Restructuring government intelligence programs: A few good suggestions

Kevin C. Desouza

Research output: Contribution to journalArticle

1 Scopus citations

Abstract

In recent times, the various government intelligence agencies have come under heavy scrutiny and criticisms. Much of the ruckus started with the failure of the agencies to thwart the attacks that occurred on September 11, 2001. While the events of 9/11 were magnificent and brought to light shortcomings of the various U.S. intelligence agencies, it is not the first time that the intelligence community failed in its mission. In the recent past, the U.S. intelligence community failed to see signs of the impending collapse of the USSR, or the nuclear tests conducted by India, or the attacks on the USS Cole, or the 1993 attacks on the World Trade Centers. The credibility of a nation depends heavily on the information it presents to the world; much of this information, especially that of high value, arises out of the intelligence community. It is hence vital to a country, more so in the case of a superpower like the United States, to have an optimal intelligence community that is capable of achieving goals in an effective and efficient manner. My goal in this paper is to suggest some recommendations regarding how we might better restructure the intelligence community.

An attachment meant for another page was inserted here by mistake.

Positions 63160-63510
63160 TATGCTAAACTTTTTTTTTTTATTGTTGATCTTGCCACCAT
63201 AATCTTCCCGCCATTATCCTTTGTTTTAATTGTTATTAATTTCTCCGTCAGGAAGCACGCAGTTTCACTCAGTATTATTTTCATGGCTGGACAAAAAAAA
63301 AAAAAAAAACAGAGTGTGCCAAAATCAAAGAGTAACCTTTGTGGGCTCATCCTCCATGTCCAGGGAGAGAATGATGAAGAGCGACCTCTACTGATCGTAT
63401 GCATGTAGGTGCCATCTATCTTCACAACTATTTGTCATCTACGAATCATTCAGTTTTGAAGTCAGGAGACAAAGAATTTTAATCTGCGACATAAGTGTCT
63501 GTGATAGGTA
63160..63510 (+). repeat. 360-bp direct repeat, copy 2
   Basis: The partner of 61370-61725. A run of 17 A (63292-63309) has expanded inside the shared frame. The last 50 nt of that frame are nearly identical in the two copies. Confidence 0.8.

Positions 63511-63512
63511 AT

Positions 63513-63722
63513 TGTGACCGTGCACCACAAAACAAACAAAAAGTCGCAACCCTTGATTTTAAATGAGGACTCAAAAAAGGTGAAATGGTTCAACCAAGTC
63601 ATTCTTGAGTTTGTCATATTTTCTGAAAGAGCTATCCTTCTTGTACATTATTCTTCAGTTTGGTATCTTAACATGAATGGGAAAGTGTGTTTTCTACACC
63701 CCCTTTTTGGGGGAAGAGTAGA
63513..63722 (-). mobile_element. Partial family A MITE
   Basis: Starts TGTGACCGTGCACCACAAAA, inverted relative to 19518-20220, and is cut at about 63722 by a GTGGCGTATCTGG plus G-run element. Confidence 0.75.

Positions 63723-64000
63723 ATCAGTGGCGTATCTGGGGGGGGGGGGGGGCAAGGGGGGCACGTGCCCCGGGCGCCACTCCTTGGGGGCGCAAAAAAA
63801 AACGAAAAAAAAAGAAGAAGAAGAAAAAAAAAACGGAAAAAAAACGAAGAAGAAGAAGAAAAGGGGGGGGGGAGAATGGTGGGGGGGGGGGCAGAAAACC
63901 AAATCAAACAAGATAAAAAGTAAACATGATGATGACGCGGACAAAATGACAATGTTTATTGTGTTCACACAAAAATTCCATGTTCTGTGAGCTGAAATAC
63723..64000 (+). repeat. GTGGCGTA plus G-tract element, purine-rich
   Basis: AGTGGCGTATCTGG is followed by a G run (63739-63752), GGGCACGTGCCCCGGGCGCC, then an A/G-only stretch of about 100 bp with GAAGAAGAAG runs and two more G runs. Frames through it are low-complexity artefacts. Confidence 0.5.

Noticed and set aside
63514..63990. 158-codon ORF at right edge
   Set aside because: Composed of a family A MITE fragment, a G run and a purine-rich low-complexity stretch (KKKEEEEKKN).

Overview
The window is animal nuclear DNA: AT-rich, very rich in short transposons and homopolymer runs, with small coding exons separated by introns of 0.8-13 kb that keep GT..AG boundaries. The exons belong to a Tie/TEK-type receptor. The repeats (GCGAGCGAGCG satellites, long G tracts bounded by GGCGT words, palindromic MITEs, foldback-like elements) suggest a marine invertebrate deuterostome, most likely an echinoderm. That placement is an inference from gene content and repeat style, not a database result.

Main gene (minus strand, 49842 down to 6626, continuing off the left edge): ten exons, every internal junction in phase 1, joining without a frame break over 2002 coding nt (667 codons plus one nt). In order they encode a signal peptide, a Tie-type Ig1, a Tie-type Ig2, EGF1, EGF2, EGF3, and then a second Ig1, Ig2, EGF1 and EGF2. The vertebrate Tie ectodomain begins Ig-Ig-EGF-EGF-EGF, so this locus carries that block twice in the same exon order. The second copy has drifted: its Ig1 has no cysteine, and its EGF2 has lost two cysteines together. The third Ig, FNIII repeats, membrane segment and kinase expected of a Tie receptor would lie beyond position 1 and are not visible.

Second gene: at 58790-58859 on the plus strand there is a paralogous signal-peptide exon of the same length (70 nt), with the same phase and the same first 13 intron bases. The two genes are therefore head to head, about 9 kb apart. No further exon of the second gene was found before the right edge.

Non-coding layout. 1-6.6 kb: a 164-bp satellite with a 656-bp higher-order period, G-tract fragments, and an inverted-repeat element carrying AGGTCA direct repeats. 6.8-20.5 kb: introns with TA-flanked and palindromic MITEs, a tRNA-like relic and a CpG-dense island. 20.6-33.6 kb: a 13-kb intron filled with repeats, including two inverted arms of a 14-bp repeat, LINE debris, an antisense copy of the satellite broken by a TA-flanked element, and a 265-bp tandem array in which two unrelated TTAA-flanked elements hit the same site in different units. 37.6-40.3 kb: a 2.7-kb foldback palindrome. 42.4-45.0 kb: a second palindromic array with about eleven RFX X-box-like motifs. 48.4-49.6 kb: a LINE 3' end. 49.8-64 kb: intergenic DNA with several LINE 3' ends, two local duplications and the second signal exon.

Original languageEnglish (US)
Pages (from-to)342-353
Number of pages12
JournalGovernment Information Quarterly
Volume22
Issue number3
DOIs
StatePublished - Oct 26 2005

ASJC Scopus subject areas

  • Sociology and Political Science
  • Library and Information Sciences
  • Law

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